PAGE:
Nykan Mirchi, MSc, BSc, Vincent Bissonnette, MD, Nicole Ledwos, MSc, BA Alexander Winkler-Schwartz, MD, Recai Yilmaz, MD, Bekir Karlik, PhD Rolando F. Del Maestro, MD, PhD
Operative Neurosurgery (December 2019)
Virtual reality surgical simulators provide a safe environment for trainees to practice specific surgical scenarios and allow for self-guided learning. Artificial intelligence technology, including artificial neural networks, offers the potential to manipulate large datasets from simulators to gain insight into the importance of specific performance metrics during simulated operative tasks.
To distinguish performance in a virtual reality-simulated anterior cervical discectomy scenario, uncover novel performance metrics, and gain insight into the relative importance of each metric using artificial neural networks.
Twenty-one participants performed a simulated anterior cervical discectomy on the novel virtual reality Sim-Ortho simulator. Participants were divided into 3 groups, including 9 post-resident, 5 senior, and 7 junior participants. This study focused on the discectomy portion of the task. Data were recorded and manipulated to calculate metrics of performance for each participant. Neural networks were trained and tested and the relative importance of each metric was calculated.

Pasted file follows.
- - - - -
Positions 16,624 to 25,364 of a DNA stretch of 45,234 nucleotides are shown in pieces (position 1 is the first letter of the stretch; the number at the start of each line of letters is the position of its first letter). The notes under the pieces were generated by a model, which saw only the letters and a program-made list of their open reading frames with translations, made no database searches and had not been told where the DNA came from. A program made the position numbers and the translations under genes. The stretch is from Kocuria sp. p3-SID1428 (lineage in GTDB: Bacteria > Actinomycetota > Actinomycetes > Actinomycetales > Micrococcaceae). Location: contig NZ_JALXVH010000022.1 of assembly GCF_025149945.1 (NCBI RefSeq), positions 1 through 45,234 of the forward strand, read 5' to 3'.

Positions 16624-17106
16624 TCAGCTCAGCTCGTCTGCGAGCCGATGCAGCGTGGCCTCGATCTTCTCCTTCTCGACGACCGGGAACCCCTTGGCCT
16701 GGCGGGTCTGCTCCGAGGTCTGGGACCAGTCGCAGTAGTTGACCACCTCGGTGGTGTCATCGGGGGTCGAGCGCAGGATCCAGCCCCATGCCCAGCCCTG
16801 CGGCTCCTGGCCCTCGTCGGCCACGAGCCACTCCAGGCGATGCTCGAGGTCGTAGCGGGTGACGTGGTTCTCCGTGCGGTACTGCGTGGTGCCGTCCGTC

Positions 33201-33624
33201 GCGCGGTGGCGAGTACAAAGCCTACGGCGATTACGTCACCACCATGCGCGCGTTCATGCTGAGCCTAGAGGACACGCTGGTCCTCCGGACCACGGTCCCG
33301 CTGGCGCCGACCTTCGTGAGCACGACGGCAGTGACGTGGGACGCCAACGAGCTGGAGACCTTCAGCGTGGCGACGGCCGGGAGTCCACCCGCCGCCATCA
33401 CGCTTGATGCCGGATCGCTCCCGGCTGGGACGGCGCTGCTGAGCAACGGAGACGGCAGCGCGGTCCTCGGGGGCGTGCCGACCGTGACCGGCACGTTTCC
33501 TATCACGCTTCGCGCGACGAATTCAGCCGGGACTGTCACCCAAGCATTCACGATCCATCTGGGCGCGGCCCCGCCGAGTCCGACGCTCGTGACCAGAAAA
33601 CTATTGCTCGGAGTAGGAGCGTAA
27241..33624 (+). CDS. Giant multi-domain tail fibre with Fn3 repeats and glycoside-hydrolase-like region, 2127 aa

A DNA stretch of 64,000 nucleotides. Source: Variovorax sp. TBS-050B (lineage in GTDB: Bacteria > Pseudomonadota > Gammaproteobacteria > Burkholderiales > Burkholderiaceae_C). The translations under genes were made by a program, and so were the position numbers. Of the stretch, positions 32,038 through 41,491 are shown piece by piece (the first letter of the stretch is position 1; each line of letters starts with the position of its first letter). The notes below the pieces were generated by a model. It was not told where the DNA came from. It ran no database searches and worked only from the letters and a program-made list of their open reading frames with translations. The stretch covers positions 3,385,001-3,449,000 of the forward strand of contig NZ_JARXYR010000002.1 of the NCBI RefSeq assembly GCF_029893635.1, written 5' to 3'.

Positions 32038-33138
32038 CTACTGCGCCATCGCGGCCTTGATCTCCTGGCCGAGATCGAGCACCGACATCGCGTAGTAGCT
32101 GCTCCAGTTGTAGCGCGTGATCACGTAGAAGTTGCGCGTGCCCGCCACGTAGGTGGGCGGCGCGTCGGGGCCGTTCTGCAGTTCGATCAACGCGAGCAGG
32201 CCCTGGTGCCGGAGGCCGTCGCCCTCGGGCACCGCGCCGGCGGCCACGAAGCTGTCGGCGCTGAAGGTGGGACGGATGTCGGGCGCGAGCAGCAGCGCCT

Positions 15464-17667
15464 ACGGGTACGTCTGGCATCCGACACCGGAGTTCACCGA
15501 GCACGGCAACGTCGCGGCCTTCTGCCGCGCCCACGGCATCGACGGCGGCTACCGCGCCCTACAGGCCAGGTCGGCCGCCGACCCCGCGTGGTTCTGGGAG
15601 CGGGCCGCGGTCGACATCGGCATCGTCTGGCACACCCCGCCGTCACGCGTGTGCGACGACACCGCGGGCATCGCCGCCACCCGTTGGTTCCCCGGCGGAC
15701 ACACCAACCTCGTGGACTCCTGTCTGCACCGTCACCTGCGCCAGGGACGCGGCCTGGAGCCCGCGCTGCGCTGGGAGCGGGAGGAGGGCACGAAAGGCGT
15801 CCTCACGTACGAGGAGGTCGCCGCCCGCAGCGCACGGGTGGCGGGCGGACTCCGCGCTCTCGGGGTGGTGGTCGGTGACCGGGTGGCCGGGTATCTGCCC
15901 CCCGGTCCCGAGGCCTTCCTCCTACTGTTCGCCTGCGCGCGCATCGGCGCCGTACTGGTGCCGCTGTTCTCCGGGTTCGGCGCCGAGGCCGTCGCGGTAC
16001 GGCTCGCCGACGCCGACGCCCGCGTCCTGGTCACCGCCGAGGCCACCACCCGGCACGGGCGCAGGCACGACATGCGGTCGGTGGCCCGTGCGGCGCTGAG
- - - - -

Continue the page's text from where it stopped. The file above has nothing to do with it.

A total of 369 metrics spanning 4 categories (safety, efficiency, motion, and cognition) were generated. An artificial neural network was trained on 16 selected metrics and tested, achieving a training accuracy of 100% and a testing accuracy of 83.3%. Network analysis identified safety metrics, including the number of contacts on spinal dura, as highly important.
Artificial neural networks classified 3 groups of participants based on expertise allowing insight into the relative importance of specific metrics of performance. This novel methodology aids in the understanding of which components of surgical performance predominantly contribute to expertise.
KEY WORDS: Anterior cervical discectomy, Artificial intelligence, Artificial neural networks, Machine learning, Simulation, Surgical training, Virtual reality